Steve Keen contemplates quitting Australian academia for possible private sector role in London

Steve Keen contemplates quitting Australian academia for possible private sector role in London
Steve Keen contemplates quitting Australian academia for possible private sector role in London

Australia’s most well-known property bear, the University of Western Sydney's Professor Steve Keen, is set to quit academic life in Australia and is mulling a move to London as his economic models and analysis gain a wider global following.

Speaking to Property Observer from Mexico City, Keen expressed frustration at a decision by his alma mater to cut economics entirely from its curriculum.

“So we'll soon have a university with no economics courses at all, which I think would be a very dubious first in Australia – and maybe the world,” he says.

Keen has been at the University of Western Sydney for 20 years, where he is professor of economics and finance. He is most famous for his unscripted 2007 prediction on the ABC that Australian house prices could fall 40% – a prediction he remains adamant will still happen, but over the next 10 to 15 years.

Keen has also been blogging about his frustration at securing funding for his economic research, which is based around how high private sector debt levels can fuel housing crashes and financial collapses.

His research has given him an international audience and invitations to speak all over the world including the opportunity to address Britain's Keynes Society at Eton, as well as appear on the BBC's Question Time to discuss the impact of debt on economies.

“Given how much I'm in demand in the public sphere in Europe, my best bet would be to move to London. I'm appearing BBC Question Time, so there's plenty of room to let it be known that I'm happy to shift over there," he says.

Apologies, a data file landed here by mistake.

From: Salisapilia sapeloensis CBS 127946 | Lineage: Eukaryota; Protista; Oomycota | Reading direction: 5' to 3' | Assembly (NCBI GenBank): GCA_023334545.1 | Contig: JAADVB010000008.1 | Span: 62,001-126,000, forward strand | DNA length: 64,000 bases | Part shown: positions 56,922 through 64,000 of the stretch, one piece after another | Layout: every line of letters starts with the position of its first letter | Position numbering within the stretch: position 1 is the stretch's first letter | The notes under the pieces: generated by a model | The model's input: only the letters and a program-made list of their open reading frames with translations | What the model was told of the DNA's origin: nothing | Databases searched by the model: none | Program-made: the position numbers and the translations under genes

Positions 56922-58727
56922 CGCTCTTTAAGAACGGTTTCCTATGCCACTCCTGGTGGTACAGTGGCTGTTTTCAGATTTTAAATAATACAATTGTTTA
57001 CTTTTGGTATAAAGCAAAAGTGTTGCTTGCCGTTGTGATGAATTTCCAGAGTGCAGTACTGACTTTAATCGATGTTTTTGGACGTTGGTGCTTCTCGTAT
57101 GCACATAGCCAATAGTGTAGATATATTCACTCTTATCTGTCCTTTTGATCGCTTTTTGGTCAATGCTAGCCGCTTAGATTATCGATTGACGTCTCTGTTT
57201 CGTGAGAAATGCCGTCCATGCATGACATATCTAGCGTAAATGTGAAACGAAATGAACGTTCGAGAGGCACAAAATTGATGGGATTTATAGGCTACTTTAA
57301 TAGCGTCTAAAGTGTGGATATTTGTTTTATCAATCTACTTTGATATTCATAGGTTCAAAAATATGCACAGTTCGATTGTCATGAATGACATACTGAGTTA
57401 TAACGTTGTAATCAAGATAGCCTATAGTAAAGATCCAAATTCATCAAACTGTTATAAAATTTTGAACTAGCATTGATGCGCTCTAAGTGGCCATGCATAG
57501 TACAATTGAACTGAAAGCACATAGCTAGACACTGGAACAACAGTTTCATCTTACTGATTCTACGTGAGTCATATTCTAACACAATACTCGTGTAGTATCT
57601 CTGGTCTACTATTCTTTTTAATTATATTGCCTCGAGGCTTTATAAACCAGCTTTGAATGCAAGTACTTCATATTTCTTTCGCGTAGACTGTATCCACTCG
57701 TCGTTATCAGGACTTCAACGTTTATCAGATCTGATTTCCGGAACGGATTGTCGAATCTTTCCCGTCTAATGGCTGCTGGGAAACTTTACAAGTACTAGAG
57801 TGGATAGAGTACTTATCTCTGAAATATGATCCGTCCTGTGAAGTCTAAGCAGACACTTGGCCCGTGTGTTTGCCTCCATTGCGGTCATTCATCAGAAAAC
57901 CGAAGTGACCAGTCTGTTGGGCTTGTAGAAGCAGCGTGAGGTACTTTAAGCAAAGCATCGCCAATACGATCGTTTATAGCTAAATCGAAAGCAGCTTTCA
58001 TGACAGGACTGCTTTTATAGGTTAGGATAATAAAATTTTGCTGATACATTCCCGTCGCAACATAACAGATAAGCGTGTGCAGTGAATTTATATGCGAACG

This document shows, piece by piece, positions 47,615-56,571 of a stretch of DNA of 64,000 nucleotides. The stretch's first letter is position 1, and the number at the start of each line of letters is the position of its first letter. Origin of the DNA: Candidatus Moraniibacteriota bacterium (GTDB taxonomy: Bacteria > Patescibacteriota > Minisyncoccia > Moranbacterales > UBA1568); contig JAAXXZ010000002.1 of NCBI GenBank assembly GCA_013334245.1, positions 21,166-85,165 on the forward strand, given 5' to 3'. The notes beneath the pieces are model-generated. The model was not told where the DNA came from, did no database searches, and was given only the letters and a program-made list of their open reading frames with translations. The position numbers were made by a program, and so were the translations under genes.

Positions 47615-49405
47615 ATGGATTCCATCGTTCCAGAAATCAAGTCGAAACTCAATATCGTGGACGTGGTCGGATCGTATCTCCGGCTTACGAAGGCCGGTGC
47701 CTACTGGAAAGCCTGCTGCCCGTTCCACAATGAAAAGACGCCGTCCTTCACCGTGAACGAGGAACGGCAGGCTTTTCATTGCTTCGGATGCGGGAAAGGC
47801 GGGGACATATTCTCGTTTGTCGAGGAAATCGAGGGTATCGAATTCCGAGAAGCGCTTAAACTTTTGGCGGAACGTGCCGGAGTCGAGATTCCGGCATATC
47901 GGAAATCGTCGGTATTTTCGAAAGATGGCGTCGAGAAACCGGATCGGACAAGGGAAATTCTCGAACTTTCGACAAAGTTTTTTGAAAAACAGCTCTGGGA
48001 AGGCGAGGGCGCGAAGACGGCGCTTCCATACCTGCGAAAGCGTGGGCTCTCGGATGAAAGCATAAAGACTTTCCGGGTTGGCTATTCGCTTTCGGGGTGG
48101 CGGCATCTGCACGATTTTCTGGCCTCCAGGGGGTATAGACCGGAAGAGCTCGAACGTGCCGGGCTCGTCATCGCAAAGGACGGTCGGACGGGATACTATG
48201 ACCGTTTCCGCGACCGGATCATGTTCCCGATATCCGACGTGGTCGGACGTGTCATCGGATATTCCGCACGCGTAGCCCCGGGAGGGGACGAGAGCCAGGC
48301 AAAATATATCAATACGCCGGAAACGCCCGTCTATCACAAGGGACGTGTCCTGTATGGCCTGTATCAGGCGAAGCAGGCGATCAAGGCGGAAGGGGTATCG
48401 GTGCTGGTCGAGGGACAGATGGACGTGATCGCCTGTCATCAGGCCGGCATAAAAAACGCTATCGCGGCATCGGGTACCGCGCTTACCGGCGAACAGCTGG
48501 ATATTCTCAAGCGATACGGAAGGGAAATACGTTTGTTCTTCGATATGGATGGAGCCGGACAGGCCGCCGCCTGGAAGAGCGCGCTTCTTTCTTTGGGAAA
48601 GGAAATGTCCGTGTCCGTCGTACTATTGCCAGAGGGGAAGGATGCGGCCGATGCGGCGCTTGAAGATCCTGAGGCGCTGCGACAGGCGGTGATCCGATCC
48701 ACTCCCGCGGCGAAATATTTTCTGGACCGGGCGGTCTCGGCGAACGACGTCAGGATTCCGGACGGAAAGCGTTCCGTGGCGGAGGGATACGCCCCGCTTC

Keen recently blogged:

 “Australia and the University of Western Sydney (UWS) have been very good to me for the last 20 years. I have been able to develop a unique monetary dynamic approach to economics 'under the radar' out here, with the support of four consecutive Heads of School who have favoured a pluralist approach to economics.

“But it may be time for a change…” he says before going on to write about a likely funding freeze in place at the Australian Research Council (ARC).

The ARC has provided funding to the UWS research unit (including to Steve Keen's department) and other universities, but last week ARC chief Aidan Byrne told a Senate hearing he didn't know whether or when hundreds of millions of dollars of grants with preliminary approval would be announced and paid following efforts by the government to achieve a budget surplus, as reported by the Sydney Morning Herald.


Keen says he will probably take voluntary redundancy and then expand what he is doing for income in the private sector.

He earns income for the columns he writes for Business Spectator combined with “minor ad revenue” from his Debtwatch website as well as from paid subscribers to his recently launched website, which he says is now past breaking even “and improving at a reasonable clip”.

“That plus super could give me a reasonable income, and losing my academic post – though for a ridiculous reason – would at least make my workload more manageable.”

His most recent Australian appearance was as a panellist at a Citi Australian Investment conference in Sydney last week, where he gave a surprisingly bullish short-term forecast for the property market.

Keen said he expected a “suckers' rally” in the housing market over the next year due to lower interest rates in a speech reported by the Australian Financial Review.

However, due to high mortgage debt levels, Keen said he expected the rally would fizzle out with the housing market not responding to interest rate cuts because consumers already carried too much debt.

Larry Schlesinger

Larry Schlesinger

Larry Schlesinger was a property writer at Property Observer


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